Black Lives Matter mural joins downtown New Bedford art displays, hoping to start conversations

Black Lives Matter mural painted in the vacant Keystone lot on Union Street in Downtown New Bedford on Feb.11. Photo by Sawyer Pollitt / BU News Service

By Sawyer Pollitt 
Boston University News Service

NEW BEDFORD — Public art can be found all across downtown New Bedford, complete with murals celebrating the city’s abolitionist past and sculptures showcasing the city’s maritime history throughout its parks and waterfront. 

Adding to the scene is a new piece on Union St., assembled by a coalition of community members and organizations. Hand-painted with its letters standing 4 feet tall, a new Black Lives Matter mural was installed in a vacant lot on Union Street between Purchase and Pleasant streets on Feb. 6. 

Tanisha Ferrer, 29, who will graduate this summer from the pre-law program at Fisher College, organized the project. She was inspired by other Black Lives Matter murals painted in Washington, D.C., and across the country.

“We’ve seen a few different states doing it,” Ferrer said. “I thought, you know, we need to have this here. Everybody backed me; I didn’t realize I would get this support from the community.”

According to Ferrer, the project started when she saw a Facebook post looking for others who shared this vision. One group, Material Creative Studio, a New Bedford-based art and design space, signed on as creative director.

David Graves and Meridyth Espindola Pereira, co-founders of Material Creative Studio, said that inclusivity was a major goal for their team. They worried that some artists would be too intimidated by the project’s size and decided not to participate. 

“A 4-foot tall letter is an incredible undertaking,” Graves said. “We offered community members the option to collaborate with us to design letters if they didn’t want to undertake the process alone.”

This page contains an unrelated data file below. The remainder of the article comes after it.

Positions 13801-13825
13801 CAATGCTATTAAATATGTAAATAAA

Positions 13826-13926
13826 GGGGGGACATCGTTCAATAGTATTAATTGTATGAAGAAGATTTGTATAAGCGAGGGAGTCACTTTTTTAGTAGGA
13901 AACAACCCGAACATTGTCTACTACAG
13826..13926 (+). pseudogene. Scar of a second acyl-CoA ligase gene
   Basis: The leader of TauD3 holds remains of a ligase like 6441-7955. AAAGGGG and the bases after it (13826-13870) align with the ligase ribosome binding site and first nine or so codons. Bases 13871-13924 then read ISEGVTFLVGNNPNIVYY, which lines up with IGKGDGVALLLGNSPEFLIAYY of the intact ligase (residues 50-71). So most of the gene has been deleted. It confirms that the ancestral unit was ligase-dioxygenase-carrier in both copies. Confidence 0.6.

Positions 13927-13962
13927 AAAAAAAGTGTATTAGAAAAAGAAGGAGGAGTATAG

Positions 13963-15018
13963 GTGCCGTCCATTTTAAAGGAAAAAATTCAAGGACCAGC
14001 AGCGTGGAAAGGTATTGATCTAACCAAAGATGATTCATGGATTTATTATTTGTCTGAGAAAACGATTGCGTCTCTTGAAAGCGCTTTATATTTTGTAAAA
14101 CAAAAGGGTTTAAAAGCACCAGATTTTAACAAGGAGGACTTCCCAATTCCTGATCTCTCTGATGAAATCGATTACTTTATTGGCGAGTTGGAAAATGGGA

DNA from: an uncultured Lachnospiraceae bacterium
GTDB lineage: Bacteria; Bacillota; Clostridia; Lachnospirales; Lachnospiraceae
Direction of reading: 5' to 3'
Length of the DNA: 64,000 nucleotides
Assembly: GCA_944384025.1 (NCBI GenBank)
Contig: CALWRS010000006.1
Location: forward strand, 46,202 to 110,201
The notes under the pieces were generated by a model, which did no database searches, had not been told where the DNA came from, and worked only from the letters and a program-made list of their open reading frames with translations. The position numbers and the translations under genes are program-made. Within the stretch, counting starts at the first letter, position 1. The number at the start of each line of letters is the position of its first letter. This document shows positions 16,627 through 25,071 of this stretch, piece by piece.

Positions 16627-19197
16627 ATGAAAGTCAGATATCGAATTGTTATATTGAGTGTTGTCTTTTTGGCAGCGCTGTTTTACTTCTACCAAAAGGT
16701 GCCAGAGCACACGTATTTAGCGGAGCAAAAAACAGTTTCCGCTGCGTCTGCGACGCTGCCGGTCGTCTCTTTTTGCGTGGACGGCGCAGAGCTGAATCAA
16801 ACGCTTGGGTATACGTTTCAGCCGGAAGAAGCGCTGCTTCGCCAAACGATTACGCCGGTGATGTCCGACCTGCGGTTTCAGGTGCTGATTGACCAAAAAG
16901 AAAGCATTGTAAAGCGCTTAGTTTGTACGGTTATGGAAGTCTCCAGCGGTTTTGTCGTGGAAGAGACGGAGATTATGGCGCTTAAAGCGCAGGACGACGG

According to Ferrer, volunteers designed letters that represented what Black Lives Matter meant to them. One letter was filled with the names of Black men and women who have died from police violence, while another was painted with slogans made popular during protests over the death of George Floyd in Minneapolis, Minnesota last year. 

 For Ferrer and many others involved, this project was about more than just putting up art. 

“A mural won’t solve the issue, but I want the mural to provoke people to have this conversation,” Ferrer said. “If you love the mural, you’re going to talk about it. If you hate the mural, you’re going to talk about it.”

Ferrer hopes that the mural will lead to conversations about police reform and help start a dialogue between New Bedford’s police and citizens. In 2012, New Bedford Police shot and killed 15-year-old Malcolm Gracia after a “meet-and-greet” stop turned violent. During the summer of 2020, tensions regarding this shooting reemerged in New Bedford.

“We’re a part of this community just like they are; the police are supposed to be protecting us,” Ferrer said. “We need to have a conversation where we can build some trust and transparency. I can’t say that conversation alone will cure anything — it won’t. But at least we can start bit by bit.”

According to Ferrer, her team initially had little success finding a property manager that would let them install their mural. After a long search, Keystone Property, the owners of the vacant Union Street lot, gave Ferrer a six-month reservation with the option to extend their use of the space if needed. 

This is Ferrer’s first mainstream project. While she does not have anything in the works quite yet, Ferrer said she is not done helping the New Bedford community. 

“I represent love, unity and devotion,” Ferrer said. “That’s what I’m trying to give off every day of my life.”

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